Burton on the Bay
Vol. 9, No. 24
June 14-20, 2001
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The Other Side of the Fence
‘Papa’ Burton Talks Back

God is really only another artist.
He invented the giraffe, the elephant, and the cat.
He has no real style. He just keeps on trying other things.

-Pablo Picasso, 1881-1973

I had the above quote from Life with Picasso (by Francoise Gilot and Carlton Lake) in mind one Friday morning in April last as I climbed the steps to the big doorway at the Maryland Hall for the Creative Arts in Annapolis. I was curious how artists would try other things on my favorite subject


In a moment of curiosity, while being overwhelmed by flattery, I had not reluctantly allowed portrait artist Phyllis Avedon to convince me to sit for a portrait at her class that was to run for a string of consecutive Friday mornings. I wondered how a dozen or so artists would perceive this weather-beaten face that has been around for three-quarters of a century.

If Picasso was right, maybe one of the artists I was to sit for could do for me what Oscar Wilde’s artist did for Dorian Gray. You know: In the end, the portrait grew old and wrinkled, harboring all the sins of life, while the living model remained young and fresh.

My 15 Minutes

Over the years, I have known many artists: Norman Rockwell who lived on the Battenkill in Arlington, Vermont, close to the covered bridge I often fished; John Atherton, another Arlington-based Saturday Evening Post cover artist who died on a fishing trip to Eastern Canada; composer Charles Ruggles who also painted his music as well as many other subjects; Meade Schaefer, who contributed to the Post and other magazines; and many others, including Grandma Moses, whom I met once while fishing the Battenkill on the New Side. But nary a one had ever displayed a hint that I would be a fitting subject.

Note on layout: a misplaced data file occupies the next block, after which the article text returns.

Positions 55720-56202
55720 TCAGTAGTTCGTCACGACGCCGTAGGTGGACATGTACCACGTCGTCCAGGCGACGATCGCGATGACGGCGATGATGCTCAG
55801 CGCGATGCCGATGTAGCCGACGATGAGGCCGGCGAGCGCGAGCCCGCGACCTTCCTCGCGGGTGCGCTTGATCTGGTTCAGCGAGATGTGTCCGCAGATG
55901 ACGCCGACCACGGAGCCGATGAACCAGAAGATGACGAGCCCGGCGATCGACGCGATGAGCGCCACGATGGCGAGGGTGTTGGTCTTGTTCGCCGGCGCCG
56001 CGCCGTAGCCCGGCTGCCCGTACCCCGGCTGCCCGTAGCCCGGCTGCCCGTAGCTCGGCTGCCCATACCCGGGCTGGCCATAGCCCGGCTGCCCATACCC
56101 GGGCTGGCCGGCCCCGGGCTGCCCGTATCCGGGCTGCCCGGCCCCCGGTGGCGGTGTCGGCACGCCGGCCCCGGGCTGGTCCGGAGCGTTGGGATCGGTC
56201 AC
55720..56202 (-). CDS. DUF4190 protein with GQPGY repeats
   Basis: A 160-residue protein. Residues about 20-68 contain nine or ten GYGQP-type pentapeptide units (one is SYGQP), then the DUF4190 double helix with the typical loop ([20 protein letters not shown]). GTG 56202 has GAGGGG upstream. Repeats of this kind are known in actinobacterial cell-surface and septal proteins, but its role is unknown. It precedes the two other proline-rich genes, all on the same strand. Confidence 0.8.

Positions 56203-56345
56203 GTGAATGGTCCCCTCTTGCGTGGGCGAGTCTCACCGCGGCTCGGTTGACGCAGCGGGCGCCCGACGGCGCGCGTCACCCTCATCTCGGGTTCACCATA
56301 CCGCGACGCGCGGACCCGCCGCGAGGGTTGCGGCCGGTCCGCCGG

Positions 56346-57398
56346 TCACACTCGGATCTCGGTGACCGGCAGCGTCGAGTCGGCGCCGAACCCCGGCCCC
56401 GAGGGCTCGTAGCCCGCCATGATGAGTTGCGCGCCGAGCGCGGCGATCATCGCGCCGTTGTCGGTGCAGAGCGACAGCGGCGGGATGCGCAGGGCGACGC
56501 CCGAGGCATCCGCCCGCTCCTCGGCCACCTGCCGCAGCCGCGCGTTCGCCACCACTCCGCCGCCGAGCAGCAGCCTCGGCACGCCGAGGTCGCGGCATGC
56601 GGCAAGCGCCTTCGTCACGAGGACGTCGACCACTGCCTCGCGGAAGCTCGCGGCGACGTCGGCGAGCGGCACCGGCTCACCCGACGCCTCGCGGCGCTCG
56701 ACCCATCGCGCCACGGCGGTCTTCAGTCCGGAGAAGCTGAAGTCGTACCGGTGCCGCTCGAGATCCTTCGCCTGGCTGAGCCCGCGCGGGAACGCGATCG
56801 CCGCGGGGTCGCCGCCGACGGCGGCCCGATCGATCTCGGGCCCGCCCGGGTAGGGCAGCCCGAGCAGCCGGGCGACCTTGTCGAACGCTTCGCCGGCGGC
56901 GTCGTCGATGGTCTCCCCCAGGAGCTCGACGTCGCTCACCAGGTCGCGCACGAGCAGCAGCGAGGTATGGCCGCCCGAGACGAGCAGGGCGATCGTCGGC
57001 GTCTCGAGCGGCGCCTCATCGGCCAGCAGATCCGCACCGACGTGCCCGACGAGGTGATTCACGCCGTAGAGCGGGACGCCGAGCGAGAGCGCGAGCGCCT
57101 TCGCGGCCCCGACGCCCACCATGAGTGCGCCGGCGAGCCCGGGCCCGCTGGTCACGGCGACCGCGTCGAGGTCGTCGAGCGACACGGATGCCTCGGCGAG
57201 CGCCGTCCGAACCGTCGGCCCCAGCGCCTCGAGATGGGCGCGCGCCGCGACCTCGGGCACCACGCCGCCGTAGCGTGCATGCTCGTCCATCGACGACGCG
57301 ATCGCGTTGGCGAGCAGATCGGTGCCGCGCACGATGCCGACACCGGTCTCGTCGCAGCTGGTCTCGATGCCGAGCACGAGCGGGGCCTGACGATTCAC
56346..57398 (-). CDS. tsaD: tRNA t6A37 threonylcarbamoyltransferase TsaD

The only two slaves to an easel who ever drew anything for me - and years ago - are Don Trachte, who still lives in Arlington, who for half a century drew the comic strip Henry; and Bob Weber, formerly a Riviera Beach neighbor, whose syndicated comic strip is Moose Miller, which appeared for years at different times in the Evening Sun and News American.

So on that Friday morning, wandering through the halls of Maryland Hall for the Creative Arts, toting a fishing rod and looking for the assigned studio/classroom, I thought of the 1968 words of another artist, Andy Warhol, who wrote in a catalog of his works: “In the future, everyone will be world famous for 15 minutes.”

My 15 minutes was about to come, but it would be more than 15 minutes. It would be three hours, 9:30 to 12:30, on Fridays over a span of six weeks. I would be the center of attraction, the subject at hand. All eyes would be on me. And what would they see?

Model's-Eye View

The studio was a typical old classroom, I assumed once occupied by public school students. I was punctual - and alone. Then, I remembered artists, like public officials and doctors, are always late.

Over the next half an hour, the artists trekked in carrying bulging cases, satchels, bags, boxes, anything that would hold their gear. Had their homes burned down in their absence, they’d have lost nothing but the kitchen sink. Everything they owned was in their cases, satchels, bags, boxes and whatever.